That’s what makes her rare lapses all the more infuriating.
Take Coulter’s look back at the 1989 murder of Yusef Hawkins in Bensonhurst, NY.
Hawkins was a sixteen-year-old African-American, and his killers were white. His death “set off massive protests led by Al Sharpton, who was looking for a new gig a year after his work on the Tawana Brawley hoax had concluded so triumphantly.”
Coulter relates that the white youths had been “lying in wait to attack a romantic rival — a black or Hispanic youth allegedly dating a neighborhood girl. It was Yusef’s bad luck that he happened to be walking past the girl’s house that night….”
Coulter’s next paragraph is astonishing:
“No one — not the responding police officers, the witnesses, the black commissioner of police (…), not the girl who had inspired the attack — believed there was a racial element to the shooting.” She brings in Shelby Steele here for backup.
All those people are either lying or delusional, perhaps trying (unsuccessfully as it turned out) to avoid another racial shakedown circus. I feel confident saying this because in her next paragraph Coulter describes the residents of Bensonhurst as “mostly Italian American.”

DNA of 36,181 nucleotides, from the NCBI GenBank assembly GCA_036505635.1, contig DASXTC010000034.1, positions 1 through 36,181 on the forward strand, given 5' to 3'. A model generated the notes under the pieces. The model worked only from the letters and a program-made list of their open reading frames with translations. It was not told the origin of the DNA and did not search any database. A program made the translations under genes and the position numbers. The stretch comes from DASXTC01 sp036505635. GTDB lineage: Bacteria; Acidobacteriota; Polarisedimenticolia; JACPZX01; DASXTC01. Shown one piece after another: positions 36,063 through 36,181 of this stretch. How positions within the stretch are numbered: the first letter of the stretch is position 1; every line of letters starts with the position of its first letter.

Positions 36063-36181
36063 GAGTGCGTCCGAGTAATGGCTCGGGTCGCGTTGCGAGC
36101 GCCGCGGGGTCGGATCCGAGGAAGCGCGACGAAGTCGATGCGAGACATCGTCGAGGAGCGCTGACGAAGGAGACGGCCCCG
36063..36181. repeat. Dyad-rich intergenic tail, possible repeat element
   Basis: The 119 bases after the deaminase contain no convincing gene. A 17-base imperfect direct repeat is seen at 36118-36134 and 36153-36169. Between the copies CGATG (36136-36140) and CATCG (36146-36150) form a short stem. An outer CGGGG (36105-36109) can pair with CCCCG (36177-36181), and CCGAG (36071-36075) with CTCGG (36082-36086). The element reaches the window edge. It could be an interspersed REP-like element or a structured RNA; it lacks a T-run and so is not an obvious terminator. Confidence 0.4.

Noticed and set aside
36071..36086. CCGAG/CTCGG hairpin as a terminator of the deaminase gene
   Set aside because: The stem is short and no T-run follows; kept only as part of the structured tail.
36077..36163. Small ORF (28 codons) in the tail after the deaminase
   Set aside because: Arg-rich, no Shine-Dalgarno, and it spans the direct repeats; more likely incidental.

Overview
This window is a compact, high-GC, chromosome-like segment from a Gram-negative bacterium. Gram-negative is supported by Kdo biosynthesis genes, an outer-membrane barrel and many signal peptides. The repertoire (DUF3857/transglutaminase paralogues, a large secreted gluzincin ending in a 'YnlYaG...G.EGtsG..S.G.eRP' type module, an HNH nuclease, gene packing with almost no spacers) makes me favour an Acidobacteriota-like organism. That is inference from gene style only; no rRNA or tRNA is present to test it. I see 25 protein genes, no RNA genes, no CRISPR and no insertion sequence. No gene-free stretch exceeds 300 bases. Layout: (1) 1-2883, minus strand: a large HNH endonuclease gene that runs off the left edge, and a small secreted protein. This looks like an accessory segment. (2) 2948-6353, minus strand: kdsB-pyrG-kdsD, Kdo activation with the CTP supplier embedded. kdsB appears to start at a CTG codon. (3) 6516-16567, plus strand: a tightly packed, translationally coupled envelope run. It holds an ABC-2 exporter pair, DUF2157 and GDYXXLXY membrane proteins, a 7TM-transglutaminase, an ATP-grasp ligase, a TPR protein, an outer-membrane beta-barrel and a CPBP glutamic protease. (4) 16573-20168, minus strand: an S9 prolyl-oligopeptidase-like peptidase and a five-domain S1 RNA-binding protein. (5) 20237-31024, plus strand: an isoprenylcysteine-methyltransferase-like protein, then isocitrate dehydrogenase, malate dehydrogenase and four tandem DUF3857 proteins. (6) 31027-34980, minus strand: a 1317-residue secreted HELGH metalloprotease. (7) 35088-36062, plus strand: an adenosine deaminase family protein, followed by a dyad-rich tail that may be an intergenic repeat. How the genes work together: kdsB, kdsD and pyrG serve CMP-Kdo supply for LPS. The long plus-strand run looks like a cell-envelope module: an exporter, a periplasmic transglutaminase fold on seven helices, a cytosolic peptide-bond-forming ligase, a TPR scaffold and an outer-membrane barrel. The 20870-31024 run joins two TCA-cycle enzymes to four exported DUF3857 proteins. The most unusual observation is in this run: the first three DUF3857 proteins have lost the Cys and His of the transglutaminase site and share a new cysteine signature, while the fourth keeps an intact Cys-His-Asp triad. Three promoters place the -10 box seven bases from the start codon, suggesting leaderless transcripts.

I don’t pretend to understand the deep-seated animosity between many blacks and Italians, but denying the part it must have played in this crime beggars belief — especially since we’d been told earlier that the white kids were on the lookout for “a black or Hispanic youth.”
I realize Coulter is simply reporting the opinions of those on the scene, but I’d have appreciated her questioning their honesty, too.
When well-intentioned people take sound arguments one step too far, they undermine their own credibility.
We can argue about how often race plays a role in crime — but not that it never does. To do so is to become as blindly ideological as the race-obsessed progressives we criticize.
If we can’t rely on Ann Coulter — and sometimes, not even El Rushbo himself — to be 100% fearless and candid, we may be doomed to another hundred years of equivocation, butt-covering, and the very racial demagoguery she rightly decries.
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